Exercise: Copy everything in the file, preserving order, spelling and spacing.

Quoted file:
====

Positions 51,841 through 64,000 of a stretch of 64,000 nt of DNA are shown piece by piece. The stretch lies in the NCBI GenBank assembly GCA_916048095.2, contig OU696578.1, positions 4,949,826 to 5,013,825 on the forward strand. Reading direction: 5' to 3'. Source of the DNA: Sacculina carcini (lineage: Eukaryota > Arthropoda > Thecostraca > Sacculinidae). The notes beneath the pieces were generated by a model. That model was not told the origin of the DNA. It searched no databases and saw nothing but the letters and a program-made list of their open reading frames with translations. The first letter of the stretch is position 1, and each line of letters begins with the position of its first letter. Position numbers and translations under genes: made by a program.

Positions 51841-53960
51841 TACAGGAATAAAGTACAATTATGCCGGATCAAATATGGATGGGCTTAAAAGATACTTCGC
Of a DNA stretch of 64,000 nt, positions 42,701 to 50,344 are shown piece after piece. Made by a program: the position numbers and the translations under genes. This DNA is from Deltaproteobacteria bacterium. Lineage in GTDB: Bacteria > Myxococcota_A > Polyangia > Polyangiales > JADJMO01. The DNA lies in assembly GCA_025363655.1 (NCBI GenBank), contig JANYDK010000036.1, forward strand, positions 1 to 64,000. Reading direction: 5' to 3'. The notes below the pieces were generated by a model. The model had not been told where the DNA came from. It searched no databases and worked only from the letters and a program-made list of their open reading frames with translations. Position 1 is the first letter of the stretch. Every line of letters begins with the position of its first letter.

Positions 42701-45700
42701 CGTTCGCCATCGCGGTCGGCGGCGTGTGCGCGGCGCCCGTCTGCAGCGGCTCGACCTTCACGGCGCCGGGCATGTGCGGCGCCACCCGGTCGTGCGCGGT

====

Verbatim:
Positions 51,841 through 64,000 of a stretch of 64,000 nt of DNA are shown piece by piece. The stretch lies in the NCBI GenBank assembly GCA_916048095.2, contig OU696578.1, positions 4,949,826 to 5,013,825 on the forward strand. Reading direction: 5' to 3'. Source of the DNA: Sacculina carcini (lineage: Eukaryota > Arthropoda > Thecostraca > Sacculinidae). The notes beneath the pieces were generated by a model. That model was not told the origin of the DNA. It searched no databases and saw nothing but the letters and a program-made list of their open reading frames with translations. The first letter of the stretch is position 1, and each line of letters begins with the position of its first letter. Position numbers and translations under genes: made by a program.

Positions 51841-53960
51841 TACAGGAATAAAGTACAATTATGCCGGATCAAATATGGATGGGCTTAAAAGATACTTCGC
Of a DNA stretch of 64,000 nt, positions 42,701 to 50,344 are shown piece after piece. Made by a program: the position numbers and the translations under genes. This DNA is from Deltaproteobacteria bacterium. Lineage in GTDB: Bacteria > Myxococcota_A > Polyangia > Polyangiales > JADJMO01. The DNA lies in assembly GCA_025363655.1 (NCBI GenBank), contig JANYDK010000036.1, forward strand, positions 1 to 64,000. Reading direction: 5' to 3'. The notes below the pieces were generated by a model. The model had not been told where the DNA came from. It searched no databases and worked only from the letters and a program-made list of their open reading frames with translations. Position 1 is the first letter of the stretch. Every line of letters begins with the position of its first letter.

Positions 42701-45700
42701 CGTTCGCCATCGCGGTCGGCGGCGTGTGCGCGGCGCCCGTCTGCAGCGGCTCGACCTTCACGGCGCCGGGCATGTGCGGCGCCACCCGGTCGTGCGCGGT